eLetters

831 e-Letters

  • Biphasic ventilation for failing Fontan physiology

    Biphasic ventilation for failing Fontan physiology

    Seigo Okada1, MD, PhD, Jun Muneuchi1, MD, PhD, Mamie Watanabe1, MD

    1Department of Pediatrics, Japan Community Healthcare Organization, Kyushu Hospital, 1-8-1, Kishinuora, Yahatanishiku, Kitakyushu, Fukuoka, 806-8501, Japan

    Address correspondence and reprint requests to: Seigo Okada, M.D., Ph.D.
    Department of Pediatrics, Japan Community Healthcare Organization, Kyushu Hospital, 1-8-1, Kishinoura, Yahatanishiku, Kitakyushu, Fukuoka, 806-8501, Japan. Tel: 81-93-641-5111; Fax: 81-93-642-1868; E-mail: sokada0901@gmail.com; ORCID: 0000-0002-9150-1913

    Dear Editor:
    We read the article by Charla et al.1 with great interest. The authors conducted a phase-contrast magnetic resonance study during biphasic ventilation (BPV) in 10 patients aged 20–34 years who had Fontan circulation and 10 matched control subjects. BPV resulted in significant pulmonary blood flow and cardiac output augmentations in the Fontan group, which suggests the importance of “thoracic pump” in Fontan patients without a subpulmonary ventricle. We appreciate the authors’ efforts to assess the efficacy and feasibility of noninvasive external ventilation for Fontan patients. This is a thoughtfully conducted study, but some issues must be further discussed.
    First, the authors mentioned that the study was the first to describe the impact of BPV in the Fontan population. However, we...

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  • Response to: “Non-infective endocarditis”

    TO THE EDITOR:

    We read with interest the review of non-infective endocarditis by Hurrell et al. [1] and would like to report our experience. We recently reported the case of an asymptomatic, hypertensive 36-year-old man who was found to have a mobile structure attached to the posterior mitral valve leaflet causing moderate eccentric regurgitation on routine echocardiography [2]. Extensive workup was only notable for strongly positive cardiolipin IgG and IgM antibodies and lupus anticoagulant suggesting a diagnosis of antiphospholipid antibody (APLA) syndrome. We referred the patient for surgical intervention (excision and mitral valve repair with a bovine pericardial patch) and this also allowed us to achieve a diagnosis. Histological features were typical of nonbacterial thrombotic endocarditis (NBTE) with fibrin deposits, inflammatory cells and erythrocytes and confirmed an underlying diagnosis of primary APLA syndrome.
    The association of APLA syndrome with or without autoimmune disease increases prothrombotic tendency and these patients therefore have a higher likelihood of NBTE which can remain clinically silent. We therefore propose that transthoracic echocardiography should be used as a screening and surveillance tool for NBTE in all patients who are found to have primary or secondary APLA syndrome and potentially in patients with autoimmune disease and hypercoaguable states. We also emphasize consideration of a histological diagnosis when there is diagn...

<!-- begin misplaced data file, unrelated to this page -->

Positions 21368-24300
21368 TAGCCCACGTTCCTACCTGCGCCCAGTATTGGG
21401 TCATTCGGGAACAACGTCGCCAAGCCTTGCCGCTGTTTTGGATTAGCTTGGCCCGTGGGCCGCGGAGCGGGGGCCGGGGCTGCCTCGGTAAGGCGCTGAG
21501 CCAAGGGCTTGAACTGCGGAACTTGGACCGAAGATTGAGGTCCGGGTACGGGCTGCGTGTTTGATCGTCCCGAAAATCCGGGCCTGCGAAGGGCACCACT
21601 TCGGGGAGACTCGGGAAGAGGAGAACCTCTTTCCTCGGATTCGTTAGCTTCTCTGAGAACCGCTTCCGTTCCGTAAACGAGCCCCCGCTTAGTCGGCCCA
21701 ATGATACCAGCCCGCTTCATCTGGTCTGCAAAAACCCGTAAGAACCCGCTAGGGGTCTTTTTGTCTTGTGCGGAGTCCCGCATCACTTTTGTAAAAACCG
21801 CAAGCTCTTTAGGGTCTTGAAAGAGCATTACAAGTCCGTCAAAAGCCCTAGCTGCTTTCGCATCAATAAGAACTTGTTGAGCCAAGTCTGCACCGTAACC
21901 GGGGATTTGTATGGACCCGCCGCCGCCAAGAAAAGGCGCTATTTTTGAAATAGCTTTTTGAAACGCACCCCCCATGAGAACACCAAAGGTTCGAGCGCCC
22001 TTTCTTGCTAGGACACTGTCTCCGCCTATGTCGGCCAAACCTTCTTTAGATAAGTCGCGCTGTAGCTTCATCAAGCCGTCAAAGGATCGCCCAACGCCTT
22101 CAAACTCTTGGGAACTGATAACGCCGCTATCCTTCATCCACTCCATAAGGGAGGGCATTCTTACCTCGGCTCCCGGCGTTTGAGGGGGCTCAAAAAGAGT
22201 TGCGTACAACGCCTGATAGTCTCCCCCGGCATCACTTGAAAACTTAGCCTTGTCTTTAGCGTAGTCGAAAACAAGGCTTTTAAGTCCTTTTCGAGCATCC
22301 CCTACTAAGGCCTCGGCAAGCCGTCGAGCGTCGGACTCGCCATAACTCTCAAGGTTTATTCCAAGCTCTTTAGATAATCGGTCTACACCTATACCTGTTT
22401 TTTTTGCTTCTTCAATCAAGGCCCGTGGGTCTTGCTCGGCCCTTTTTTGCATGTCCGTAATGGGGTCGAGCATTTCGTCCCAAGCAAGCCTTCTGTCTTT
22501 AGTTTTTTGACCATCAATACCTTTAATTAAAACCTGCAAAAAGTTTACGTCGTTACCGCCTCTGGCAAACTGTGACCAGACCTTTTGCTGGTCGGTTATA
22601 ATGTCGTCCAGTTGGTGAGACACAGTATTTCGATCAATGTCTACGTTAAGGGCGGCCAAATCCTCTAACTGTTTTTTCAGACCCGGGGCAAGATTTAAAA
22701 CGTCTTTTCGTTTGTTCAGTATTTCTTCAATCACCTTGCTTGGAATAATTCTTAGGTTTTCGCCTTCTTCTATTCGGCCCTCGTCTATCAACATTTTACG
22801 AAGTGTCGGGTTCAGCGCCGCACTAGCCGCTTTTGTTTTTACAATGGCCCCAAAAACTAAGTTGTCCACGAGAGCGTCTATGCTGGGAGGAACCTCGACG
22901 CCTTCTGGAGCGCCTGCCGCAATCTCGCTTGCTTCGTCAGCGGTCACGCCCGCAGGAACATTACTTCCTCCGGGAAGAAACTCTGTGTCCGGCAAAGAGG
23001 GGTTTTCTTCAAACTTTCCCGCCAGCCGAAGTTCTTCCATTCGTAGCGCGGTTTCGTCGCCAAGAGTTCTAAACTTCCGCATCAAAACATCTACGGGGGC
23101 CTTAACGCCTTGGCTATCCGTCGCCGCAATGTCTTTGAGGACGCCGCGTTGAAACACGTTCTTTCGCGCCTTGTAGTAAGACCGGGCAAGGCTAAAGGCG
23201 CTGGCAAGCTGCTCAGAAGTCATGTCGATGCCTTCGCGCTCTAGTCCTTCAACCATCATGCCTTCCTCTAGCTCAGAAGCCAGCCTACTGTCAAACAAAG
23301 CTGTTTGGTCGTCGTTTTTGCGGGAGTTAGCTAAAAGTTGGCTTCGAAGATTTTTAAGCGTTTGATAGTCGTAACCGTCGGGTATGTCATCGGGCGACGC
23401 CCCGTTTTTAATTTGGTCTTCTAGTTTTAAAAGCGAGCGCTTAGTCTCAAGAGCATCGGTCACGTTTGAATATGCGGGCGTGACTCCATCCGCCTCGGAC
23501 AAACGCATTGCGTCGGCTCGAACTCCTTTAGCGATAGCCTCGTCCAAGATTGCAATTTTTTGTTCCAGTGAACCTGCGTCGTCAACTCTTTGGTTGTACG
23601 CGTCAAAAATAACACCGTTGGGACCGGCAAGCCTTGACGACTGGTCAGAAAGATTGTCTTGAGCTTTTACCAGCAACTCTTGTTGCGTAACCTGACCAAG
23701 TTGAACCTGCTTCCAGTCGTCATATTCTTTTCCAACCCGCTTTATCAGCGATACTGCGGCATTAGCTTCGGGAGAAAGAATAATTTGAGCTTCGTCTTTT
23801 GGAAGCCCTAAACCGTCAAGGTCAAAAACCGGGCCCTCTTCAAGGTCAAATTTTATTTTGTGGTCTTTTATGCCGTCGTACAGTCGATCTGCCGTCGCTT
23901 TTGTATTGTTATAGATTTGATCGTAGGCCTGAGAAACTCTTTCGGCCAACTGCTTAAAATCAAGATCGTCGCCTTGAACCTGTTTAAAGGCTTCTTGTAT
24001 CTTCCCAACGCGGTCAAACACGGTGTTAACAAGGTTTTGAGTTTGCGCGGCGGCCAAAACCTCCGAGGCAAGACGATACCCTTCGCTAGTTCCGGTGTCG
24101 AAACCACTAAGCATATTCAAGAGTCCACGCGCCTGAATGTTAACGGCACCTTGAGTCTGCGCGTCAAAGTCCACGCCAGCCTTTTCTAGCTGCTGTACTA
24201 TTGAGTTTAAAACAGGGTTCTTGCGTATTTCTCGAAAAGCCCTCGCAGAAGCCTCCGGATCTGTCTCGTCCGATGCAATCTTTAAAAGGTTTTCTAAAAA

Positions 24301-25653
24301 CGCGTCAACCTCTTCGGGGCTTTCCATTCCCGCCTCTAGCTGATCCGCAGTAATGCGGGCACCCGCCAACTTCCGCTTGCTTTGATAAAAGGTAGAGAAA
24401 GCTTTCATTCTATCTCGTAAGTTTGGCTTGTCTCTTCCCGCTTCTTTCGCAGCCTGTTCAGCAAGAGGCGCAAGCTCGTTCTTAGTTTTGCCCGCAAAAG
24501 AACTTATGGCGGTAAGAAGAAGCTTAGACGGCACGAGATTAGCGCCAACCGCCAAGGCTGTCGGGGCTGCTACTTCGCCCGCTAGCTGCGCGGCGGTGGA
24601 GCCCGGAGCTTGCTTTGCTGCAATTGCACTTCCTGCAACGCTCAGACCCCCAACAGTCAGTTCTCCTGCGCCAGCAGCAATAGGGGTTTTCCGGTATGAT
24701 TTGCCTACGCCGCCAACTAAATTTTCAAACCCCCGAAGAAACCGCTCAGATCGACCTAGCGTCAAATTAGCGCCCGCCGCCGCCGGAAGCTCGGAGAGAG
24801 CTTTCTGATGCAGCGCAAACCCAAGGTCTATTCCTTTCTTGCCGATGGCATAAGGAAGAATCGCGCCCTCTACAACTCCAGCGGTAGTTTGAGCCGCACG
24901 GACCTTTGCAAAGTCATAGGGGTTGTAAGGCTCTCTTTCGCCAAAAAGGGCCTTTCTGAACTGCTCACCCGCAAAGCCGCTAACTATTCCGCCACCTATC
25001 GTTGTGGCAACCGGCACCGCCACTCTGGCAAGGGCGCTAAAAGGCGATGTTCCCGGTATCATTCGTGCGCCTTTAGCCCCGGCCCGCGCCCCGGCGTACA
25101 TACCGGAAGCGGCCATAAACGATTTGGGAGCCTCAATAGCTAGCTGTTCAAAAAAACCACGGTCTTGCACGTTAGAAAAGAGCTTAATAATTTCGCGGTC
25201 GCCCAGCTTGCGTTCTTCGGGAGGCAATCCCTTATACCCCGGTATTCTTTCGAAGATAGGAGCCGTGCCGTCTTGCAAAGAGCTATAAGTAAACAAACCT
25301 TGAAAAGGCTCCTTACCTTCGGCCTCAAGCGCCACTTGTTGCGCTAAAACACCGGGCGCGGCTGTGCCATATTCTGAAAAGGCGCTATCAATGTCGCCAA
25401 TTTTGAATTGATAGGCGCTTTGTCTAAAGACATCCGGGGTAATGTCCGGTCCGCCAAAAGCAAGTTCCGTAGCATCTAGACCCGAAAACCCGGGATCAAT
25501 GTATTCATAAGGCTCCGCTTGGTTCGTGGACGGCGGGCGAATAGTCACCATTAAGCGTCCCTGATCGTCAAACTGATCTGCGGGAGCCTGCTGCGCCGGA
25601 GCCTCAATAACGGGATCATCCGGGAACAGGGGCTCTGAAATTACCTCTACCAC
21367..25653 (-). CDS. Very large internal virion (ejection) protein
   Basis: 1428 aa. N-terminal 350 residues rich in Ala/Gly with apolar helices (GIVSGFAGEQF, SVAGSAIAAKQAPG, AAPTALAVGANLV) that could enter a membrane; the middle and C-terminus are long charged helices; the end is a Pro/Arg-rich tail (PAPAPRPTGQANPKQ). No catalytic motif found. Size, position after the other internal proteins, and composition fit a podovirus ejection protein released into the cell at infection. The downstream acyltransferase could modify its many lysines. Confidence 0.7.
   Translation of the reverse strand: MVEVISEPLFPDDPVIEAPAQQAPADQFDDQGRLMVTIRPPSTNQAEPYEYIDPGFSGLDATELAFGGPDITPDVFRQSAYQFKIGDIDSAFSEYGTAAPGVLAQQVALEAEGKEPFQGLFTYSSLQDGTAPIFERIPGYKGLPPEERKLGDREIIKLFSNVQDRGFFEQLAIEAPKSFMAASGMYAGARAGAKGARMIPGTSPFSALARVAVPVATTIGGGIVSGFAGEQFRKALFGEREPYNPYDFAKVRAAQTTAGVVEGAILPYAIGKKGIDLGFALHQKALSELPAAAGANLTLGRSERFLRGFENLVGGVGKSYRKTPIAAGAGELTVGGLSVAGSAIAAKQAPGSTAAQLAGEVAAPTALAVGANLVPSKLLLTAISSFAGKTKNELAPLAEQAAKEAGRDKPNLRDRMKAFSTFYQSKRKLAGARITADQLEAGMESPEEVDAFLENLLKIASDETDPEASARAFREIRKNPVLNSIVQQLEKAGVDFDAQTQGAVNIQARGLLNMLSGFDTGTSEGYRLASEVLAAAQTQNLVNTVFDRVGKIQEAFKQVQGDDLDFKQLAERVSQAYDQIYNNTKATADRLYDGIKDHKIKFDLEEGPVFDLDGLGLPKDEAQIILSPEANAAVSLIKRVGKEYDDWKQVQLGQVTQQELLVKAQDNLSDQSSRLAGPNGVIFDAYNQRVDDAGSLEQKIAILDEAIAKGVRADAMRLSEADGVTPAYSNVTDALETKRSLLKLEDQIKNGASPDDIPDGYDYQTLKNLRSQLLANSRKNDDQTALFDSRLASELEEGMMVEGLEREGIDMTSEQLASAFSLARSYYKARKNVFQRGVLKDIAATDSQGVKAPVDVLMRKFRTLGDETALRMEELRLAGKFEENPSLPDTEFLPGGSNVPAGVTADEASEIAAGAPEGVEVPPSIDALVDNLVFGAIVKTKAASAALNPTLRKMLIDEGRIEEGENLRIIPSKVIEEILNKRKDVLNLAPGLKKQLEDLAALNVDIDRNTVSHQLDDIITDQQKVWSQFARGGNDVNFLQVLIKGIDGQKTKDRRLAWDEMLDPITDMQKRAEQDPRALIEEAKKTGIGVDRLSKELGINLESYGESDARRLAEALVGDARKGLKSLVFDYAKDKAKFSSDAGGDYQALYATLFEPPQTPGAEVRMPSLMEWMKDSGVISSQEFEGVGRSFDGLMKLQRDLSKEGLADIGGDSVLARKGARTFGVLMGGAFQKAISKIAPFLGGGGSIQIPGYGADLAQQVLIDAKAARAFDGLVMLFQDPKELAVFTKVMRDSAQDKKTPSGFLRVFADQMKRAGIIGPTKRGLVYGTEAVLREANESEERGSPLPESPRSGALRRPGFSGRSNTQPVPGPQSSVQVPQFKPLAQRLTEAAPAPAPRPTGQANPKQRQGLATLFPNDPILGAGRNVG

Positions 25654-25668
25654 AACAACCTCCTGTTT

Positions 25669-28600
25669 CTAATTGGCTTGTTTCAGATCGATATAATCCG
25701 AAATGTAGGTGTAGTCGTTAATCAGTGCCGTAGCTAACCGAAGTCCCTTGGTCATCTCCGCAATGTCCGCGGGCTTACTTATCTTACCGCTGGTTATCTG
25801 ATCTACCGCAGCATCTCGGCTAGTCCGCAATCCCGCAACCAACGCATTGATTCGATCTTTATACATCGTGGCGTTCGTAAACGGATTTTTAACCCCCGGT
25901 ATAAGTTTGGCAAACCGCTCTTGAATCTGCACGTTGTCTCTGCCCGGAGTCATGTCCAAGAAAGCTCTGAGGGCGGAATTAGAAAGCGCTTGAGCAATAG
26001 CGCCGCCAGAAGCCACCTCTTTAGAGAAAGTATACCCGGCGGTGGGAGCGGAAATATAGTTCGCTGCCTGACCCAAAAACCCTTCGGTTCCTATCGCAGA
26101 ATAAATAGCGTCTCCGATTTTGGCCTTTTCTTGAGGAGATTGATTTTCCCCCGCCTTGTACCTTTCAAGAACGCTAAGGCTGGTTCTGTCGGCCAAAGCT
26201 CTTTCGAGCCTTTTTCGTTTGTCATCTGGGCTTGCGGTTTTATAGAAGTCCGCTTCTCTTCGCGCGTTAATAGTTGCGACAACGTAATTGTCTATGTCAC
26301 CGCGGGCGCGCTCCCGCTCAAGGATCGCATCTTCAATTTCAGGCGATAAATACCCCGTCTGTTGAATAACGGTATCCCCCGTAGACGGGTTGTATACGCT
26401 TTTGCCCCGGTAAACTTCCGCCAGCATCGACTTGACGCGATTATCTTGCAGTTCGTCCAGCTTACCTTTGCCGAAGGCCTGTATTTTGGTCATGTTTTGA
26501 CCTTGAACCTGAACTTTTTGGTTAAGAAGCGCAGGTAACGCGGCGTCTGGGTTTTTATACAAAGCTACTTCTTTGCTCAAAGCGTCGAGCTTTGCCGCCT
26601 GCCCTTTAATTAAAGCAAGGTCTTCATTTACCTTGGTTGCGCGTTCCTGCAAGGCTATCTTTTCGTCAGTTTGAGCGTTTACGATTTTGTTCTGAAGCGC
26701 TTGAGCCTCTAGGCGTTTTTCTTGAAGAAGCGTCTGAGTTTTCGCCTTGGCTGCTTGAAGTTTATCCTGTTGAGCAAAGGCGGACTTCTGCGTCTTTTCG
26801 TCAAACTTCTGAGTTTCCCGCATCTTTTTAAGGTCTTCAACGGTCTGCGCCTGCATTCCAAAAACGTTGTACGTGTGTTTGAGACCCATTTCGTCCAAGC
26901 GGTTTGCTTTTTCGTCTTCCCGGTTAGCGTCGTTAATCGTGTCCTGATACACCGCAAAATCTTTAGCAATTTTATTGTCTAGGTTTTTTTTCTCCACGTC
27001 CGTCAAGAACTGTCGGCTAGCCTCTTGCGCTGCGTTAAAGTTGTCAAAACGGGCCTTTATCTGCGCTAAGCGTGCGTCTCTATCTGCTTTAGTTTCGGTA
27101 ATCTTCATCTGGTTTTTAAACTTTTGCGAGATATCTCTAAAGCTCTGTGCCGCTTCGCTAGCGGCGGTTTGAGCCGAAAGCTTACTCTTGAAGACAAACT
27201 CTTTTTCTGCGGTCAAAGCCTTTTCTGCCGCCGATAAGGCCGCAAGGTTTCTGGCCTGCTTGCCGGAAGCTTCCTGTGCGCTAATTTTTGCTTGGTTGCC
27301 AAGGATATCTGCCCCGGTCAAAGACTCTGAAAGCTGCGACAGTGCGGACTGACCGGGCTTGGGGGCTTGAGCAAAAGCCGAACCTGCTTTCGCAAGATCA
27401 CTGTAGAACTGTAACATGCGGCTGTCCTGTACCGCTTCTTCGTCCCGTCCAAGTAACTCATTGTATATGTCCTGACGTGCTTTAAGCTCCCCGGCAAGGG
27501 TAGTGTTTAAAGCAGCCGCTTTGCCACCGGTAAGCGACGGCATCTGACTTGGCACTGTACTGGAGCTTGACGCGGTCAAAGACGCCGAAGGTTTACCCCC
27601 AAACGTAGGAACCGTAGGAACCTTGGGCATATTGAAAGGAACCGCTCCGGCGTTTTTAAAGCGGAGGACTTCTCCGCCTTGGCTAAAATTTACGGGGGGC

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  • A new role for exercise echocardiography? Can we abandon athletic deconditioning advice?

    The benefits of regular exercise are non deniable with reduction in all cause, cardiovascular and cancer mortality (1,2,3). Endurance exercise with increase in cardiac output results in dilatation of left ventricular cavity size and eccentric hypertrophy with low normal ejection fraction that is a dilated cardiomyopathy phenocopy. The ability to distinguish true pathology from physiological remodelling remains a difficult area for cardiologists. Frequently asymptomatic athletic individuals are referred to the cardiology service with abnormal resting 12 lead ECGs. They must be appropriately investigated. The dimema for the investigating cardiologist is to determine the healthy athlete from the athlete with DCM. An erroneous diagnosis of DCM in an athlete may lead to unnecessary disqualification from sport, unnecessary pharmacotherapy and a decline in physical and psychological well being as well as implications for life insurance. Millar et al study adds vital information to the field (4). It is reassuring that the study reported that none of the athletes with a physiologically increased LV size and borderline or low resting LV ejection fraction (grey-zone participants) had replacement fibrosis of the left ventricular myocardium on cardiac MRI. In addition, the authors have reported that functional assessment of the heart by stress echocardiography can discriminate between DCM and DCM phenocopy with high sensitivity and specificity. This study will likely be a game...

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  • narroe complex ventricular tachycardia should be included in the differential diagnosis

    For the sake of completeness, the approach to narrow complex tachycardia(1), and the differential diagnosis of that disorder, should also include the entity of fascicular ventricular tachycardia, in which the duration of the QRS complex does not exceed 120 ms during ventricular tachycardia(VT)(2)(3). There are 3 subtypes, namely, left posterior fascicular VT with right bundle branch(RBBB) morphology and left axis deviation, left anterior fascicular VT with RBBB pattern and right axis deviation, and upper septal fascicular VT with a narrow QRS and normal axis configuration(2).